Fireworks and rows: How Ireland reacted to royal weddings of old

Congratulating the royal family on an engagment wasn’t a given in Ireland in 1893

The marriage of George, Duke of York, and princess Mary of Teck. Photograph: Wikipedia commons

The marriage of George, Duke of York, and princess Mary of Teck. Photograph: Wikipedia commons

 

Long before Marks and Spencer set up shop, there was a major fireworks sale at number 19 Grafton Street. Royal weddings weren’t common and Mr Lawrence, of Lawrence and Son, wasn’t about to miss an opportunity.

“THE ROYAL WEDDING FIREWORKS,” shouted the headline of a short advertisement in The Irish Times, which promised “GRAND DISPLAYS OF FIREWORKS in any part of Ireland. ” Lawrence didn’t stop at geographic generosity. He could provide large consignments with “competent men to fire them”, or a smaller batch, with detailed instructions.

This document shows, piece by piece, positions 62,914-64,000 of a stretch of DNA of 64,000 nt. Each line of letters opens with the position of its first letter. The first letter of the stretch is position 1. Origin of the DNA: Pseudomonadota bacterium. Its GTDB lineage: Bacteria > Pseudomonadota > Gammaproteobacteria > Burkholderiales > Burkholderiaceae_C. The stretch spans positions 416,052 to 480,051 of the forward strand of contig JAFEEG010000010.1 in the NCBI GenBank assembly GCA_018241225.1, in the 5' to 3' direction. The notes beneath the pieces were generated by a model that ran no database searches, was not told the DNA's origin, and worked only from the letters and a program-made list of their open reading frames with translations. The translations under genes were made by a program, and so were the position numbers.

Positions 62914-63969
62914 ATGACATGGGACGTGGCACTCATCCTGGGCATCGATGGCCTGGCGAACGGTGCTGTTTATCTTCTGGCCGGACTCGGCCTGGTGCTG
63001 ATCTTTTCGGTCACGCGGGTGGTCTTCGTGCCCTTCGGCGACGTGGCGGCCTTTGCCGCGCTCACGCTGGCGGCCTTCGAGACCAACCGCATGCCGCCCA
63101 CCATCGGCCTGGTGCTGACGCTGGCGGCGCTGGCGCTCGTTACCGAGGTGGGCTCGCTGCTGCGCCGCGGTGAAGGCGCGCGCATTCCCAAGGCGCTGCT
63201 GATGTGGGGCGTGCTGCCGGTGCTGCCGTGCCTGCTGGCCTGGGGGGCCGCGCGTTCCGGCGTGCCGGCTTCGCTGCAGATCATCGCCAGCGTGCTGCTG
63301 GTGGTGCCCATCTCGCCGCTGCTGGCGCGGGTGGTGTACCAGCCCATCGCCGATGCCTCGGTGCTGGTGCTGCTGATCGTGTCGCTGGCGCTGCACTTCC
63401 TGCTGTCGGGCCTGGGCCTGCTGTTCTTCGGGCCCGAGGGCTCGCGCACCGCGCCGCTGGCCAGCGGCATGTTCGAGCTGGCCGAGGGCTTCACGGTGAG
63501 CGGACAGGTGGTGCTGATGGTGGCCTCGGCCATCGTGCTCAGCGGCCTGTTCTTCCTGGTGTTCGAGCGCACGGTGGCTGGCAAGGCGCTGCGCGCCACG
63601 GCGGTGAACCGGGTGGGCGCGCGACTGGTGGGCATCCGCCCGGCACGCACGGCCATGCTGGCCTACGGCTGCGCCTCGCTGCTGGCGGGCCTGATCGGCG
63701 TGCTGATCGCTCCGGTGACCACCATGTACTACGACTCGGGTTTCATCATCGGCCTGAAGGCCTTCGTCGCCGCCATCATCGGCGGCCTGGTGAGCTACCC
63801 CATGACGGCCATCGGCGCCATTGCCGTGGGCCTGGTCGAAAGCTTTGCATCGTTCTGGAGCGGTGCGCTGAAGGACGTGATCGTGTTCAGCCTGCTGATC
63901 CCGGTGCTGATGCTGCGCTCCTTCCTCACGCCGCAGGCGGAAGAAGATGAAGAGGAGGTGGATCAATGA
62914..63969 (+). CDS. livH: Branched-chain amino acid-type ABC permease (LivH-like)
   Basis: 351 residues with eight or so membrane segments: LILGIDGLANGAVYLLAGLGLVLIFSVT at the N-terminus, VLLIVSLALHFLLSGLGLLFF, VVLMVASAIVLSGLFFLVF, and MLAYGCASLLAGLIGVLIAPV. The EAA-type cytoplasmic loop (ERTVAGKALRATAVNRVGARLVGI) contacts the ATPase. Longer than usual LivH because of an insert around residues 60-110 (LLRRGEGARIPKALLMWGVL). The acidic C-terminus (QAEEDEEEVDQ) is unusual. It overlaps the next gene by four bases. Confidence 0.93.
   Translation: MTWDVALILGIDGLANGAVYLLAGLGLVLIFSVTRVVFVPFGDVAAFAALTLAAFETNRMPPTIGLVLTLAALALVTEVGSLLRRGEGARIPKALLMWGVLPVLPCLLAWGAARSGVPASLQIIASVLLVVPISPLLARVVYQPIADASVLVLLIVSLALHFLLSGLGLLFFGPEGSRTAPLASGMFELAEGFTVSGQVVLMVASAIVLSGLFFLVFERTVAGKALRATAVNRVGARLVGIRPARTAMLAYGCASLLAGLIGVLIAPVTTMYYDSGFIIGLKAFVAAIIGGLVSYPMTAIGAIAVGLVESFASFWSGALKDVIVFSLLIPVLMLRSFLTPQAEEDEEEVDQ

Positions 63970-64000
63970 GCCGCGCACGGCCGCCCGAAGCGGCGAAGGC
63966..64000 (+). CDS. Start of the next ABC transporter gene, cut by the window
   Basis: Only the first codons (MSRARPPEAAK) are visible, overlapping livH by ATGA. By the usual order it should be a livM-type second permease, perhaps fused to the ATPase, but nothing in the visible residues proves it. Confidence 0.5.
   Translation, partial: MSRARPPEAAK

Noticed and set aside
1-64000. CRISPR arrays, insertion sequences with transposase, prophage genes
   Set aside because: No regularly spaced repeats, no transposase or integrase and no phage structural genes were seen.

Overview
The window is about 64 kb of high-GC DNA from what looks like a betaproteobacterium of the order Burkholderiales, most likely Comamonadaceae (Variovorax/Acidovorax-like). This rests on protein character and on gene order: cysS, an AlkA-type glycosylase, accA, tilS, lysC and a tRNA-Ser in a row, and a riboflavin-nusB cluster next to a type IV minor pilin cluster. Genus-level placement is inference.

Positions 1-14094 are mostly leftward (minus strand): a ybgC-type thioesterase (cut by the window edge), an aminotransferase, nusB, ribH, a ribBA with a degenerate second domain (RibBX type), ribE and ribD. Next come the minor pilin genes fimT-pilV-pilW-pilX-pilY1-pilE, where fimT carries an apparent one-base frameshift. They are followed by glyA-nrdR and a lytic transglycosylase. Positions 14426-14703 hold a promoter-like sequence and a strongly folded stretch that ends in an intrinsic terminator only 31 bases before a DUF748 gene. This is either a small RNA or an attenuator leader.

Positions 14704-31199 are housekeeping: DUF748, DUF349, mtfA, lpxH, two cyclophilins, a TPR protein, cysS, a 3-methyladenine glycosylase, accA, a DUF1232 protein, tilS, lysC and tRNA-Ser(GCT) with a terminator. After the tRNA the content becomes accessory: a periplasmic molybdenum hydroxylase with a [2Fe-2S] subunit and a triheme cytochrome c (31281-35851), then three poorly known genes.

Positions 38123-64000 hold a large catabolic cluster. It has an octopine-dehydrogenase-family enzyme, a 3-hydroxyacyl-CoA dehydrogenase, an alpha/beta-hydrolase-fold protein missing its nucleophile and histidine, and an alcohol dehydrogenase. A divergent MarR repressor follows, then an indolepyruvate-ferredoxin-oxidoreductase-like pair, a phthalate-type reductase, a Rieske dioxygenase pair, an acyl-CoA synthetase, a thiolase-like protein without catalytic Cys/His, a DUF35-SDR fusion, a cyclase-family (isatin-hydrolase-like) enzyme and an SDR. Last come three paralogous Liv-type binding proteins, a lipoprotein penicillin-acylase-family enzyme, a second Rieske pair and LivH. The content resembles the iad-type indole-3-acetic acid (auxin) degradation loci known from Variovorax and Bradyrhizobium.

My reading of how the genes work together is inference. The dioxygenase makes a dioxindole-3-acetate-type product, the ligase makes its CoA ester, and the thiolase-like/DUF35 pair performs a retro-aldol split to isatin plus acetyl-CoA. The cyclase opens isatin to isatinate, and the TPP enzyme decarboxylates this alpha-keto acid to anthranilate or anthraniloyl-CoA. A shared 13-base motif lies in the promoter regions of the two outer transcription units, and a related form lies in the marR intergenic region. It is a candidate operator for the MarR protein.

Irish newspapers don’t ignore royal weddings. That was as true last month as it was in the summer of 1893, when the industrious Mr Lawrence spotted his window to hawk a few extra bangers.

Following the engagement of prince George, Duke of York (later king George V), and princess Mary of Teck, the set pieces began to trickle onto the pages of The Irish Times. Many of them will be familiar to readers today.

Exhibit A: “Princess Mary’s wedding gown is exceedingly beautiful,” reads a report on July 7th, the day after the wedding. “The material used is a rich silver and white brocade, woven at Spitalfields, of exquisite texture. The design, thrown up in silver from the soft background, is a happy grouping of the shamrock, rose, and thistle, with silver ribbons entwined between each other.”

Irish figures with links to the ceremony were hoisted to the top of the news coverage; Lafayette, the famed Westmoreland Street photographer, had been “specially honoured by further Royal patronage, amply testifying to the high appreciation in which his fine artistic work is held by members of the Royal Family.”